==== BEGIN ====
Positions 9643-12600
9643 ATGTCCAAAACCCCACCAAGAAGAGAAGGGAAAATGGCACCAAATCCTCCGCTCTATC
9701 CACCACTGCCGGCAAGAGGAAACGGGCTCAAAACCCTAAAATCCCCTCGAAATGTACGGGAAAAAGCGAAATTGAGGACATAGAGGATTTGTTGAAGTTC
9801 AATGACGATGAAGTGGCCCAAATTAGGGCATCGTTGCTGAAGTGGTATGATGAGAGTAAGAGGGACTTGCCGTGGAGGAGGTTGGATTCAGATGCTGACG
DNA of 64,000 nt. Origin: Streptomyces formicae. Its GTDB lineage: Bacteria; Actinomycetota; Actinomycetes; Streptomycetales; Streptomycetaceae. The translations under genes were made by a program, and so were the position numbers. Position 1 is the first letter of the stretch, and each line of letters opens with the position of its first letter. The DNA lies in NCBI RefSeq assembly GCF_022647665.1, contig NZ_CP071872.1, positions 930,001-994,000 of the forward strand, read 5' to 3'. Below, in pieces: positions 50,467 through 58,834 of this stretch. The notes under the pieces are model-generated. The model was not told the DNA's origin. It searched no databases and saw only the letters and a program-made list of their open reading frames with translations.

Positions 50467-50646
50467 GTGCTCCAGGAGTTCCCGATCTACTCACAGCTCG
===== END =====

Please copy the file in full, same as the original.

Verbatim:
Positions 9643-12600
9643 ATGTCCAAAACCCCACCAAGAAGAGAAGGGAAAATGGCACCAAATCCTCCGCTCTATC
9701 CACCACTGCCGGCAAGAGGAAACGGGCTCAAAACCCTAAAATCCCCTCGAAATGTACGGGAAAAAGCGAAATTGAGGACATAGAGGATTTGTTGAAGTTC
9801 AATGACGATGAAGTGGCCCAAATTAGGGCATCGTTGCTGAAGTGGTATGATGAGAGTAAGAGGGACTTGCCGTGGAGGAGGTTGGATTCAGATGCTGACG
DNA of 64,000 nt. Origin: Streptomyces formicae. Its GTDB lineage: Bacteria; Actinomycetota; Actinomycetes; Streptomycetales; Streptomycetaceae. The translations under genes were made by a program, and so were the position numbers. Position 1 is the first letter of the stretch, and each line of letters opens with the position of its first letter. The DNA lies in NCBI RefSeq assembly GCF_022647665.1, contig NZ_CP071872.1, positions 930,001-994,000 of the forward strand, read 5' to 3'. Below, in pieces: positions 50,467 through 58,834 of this stretch. The notes under the pieces are model-generated. The model was not told the DNA's origin. It searched no databases and saw only the letters and a program-made list of their open reading frames with translations.

Positions 50467-50646
50467 GTGCTCCAGGAGTTCCCGATCTACTCACAGCTCG